1915 Robin Hood Girder-Frame Roadster with Concealed Roller Lever Brakes

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1915 Robin Hood Girder-Frame Roadster

22″ Frame

26″ Wheels

Three-Speed Sturmey Archer ‘FX’ hub

Concealed Roller Lever Brakes

Brooks B12 Saddle

(Now sold)

This Robin Hood was professionally restored 25 years ago, and is still in excellent condition. Though repainted, great care was taken to preserve the original Robin Hood transfers. The FX hub was rebuilt at great expense.

This is a very rare bike, and is interesting because of its similarities to the Royal Enfield Girder of the same era. As the Royal Enfield Girder was a top-selling bicycle of the day, I assume the frame was supplied by Royal Enfield to the Robin Hood Cycle Co for them to add their own badge. In my opinion, this bicycle would have been made to ‘special order’ – ie commissioned by a customer to his particular specifications. This was a common practice at the time, and smaller companies were ideally set up to do this, buying components through the trade to assemble a bike that met a customer’s unique requirements.

As this machine has a 22″ frame and 26″ wheels, it was presumably ordered by a customer who found the majority of bicycles too large to ride. With the ‘state-of-the-art’ Sturmey-Archer three speed gears, concealed roller lever brakes and girder frame, the final cost would no doubt have been as expensive as other top quality British bicycles …which were, at this time, the most expensive top quality bicycles in the world.








Newdigate St Nottingham

The earliest Robin Hood bicycles were high-wheeled machines manufactured by John Sibert & Co., Hockley Mill Works, Nottingham and later by Sibert’s nephews Thacker & Green.

The first reference to a Robin Hood Cycle Co is 1889 and by 1891 the company had been taken over by John William Kendrick and a Mr Goulding. Kendrick was a former racing cyclist who had been a member of the Beeston Cycling Club.

The company registered address moved from Albion Street to 71 Upper Parliament Street, Nottingham in 1893 together with the announcement of a new company (but with the same name). Directors were J. W. Kendrick, W. Ellis and A. Atkey.

In 1894 some twenty models were offered. By the end of that year the company was in financial difficulty and was wound up in 1895. Cycle manufacturers Gamble, Upton & Co purchased the goodwill and title and by early 1896 had registered the ‘new’ company and were trading as a Robin Hood & Co Ltd, Newdigate Street, Nottingham. Directors were Thomas Gamble and William P. Hurst.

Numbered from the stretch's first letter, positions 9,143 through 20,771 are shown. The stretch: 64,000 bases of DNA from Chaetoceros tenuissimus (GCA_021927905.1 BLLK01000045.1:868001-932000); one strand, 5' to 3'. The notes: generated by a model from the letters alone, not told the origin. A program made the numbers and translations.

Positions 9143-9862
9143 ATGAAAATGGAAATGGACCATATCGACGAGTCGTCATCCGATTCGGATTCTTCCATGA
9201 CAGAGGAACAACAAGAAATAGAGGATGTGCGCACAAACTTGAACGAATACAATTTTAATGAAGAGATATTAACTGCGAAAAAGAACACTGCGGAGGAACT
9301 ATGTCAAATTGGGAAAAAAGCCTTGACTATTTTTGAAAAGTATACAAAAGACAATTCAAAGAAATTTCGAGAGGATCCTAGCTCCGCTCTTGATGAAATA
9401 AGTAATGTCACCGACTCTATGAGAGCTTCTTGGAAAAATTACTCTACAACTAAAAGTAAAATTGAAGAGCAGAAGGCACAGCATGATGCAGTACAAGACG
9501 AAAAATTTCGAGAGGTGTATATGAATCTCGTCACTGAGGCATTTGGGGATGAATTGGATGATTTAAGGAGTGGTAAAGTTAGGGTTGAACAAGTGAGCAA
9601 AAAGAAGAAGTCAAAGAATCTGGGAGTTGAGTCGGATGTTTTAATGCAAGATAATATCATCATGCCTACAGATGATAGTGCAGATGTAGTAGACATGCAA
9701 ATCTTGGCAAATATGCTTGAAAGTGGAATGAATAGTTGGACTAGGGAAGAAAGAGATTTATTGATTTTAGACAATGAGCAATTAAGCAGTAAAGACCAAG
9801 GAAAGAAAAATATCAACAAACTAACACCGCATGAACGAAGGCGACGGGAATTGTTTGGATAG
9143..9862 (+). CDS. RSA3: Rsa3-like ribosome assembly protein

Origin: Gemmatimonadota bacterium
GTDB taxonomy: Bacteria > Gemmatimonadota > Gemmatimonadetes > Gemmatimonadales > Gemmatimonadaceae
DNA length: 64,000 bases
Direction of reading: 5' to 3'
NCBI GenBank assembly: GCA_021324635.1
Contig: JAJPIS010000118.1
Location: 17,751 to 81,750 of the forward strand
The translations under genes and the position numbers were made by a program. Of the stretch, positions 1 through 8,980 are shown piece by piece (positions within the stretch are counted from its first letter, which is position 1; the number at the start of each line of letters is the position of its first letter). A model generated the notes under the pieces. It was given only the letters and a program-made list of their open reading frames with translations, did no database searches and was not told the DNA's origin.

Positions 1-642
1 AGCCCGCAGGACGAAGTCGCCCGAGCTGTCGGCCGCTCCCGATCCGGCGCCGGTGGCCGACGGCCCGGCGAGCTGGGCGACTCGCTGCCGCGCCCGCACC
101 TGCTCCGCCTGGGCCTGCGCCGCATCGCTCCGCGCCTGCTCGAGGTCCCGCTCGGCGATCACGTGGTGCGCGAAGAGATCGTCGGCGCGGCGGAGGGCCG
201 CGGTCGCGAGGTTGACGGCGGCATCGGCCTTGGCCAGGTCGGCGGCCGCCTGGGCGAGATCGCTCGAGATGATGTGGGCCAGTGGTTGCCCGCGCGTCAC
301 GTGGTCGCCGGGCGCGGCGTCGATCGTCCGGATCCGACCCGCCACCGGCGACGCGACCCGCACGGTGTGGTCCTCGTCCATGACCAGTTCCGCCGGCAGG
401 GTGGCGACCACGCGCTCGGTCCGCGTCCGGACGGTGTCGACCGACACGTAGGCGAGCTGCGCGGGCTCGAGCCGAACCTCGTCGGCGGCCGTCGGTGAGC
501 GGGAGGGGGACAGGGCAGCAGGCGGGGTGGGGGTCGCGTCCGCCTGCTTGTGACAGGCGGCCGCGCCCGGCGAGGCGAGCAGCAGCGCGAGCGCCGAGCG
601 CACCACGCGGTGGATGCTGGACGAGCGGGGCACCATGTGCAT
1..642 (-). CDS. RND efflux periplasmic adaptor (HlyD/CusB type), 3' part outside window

In the meantime J. W. Kendrick had retained the Upper Parliament Street premises and floated the Little John Co. (In exhibiting at the 1899 Stanley Show the company shared a stand with the Little John Co).

A chainless machine was offered in 1898 using the Battersby’s ‘Elect’ chainless gear which employed connecting rods to the rear wheel. This machine was priced at £21.

Evidence is available to show the company was in continual existence until after the First World War.

In 1943 an intriguing series of adverts appeared in ‘Cycling’ depicting a Robin Hood-like figure and by the autumn an announcement stated that for overseas trading reasons The Gazelle Company (part of Raleigh) had been replaced by Robin Hood Cycle Co Ltd, 177 Lenton Boulevard, Nottingham.












Stand No 83: This concern does no business with the public direct, but supplies the agent with machines to sell either with his own transfer, or under the Robin Hood name. Prices are slightly up for 1909, but when it is remembered that Brooks saddles, Dunlop tyres, and rustless spokes are fitted to all models, it will be seen that there is good reason for this. The range of models include patterns to retail from about £6 to ten guineas, according to the margin of profit with which the agent is satisfied.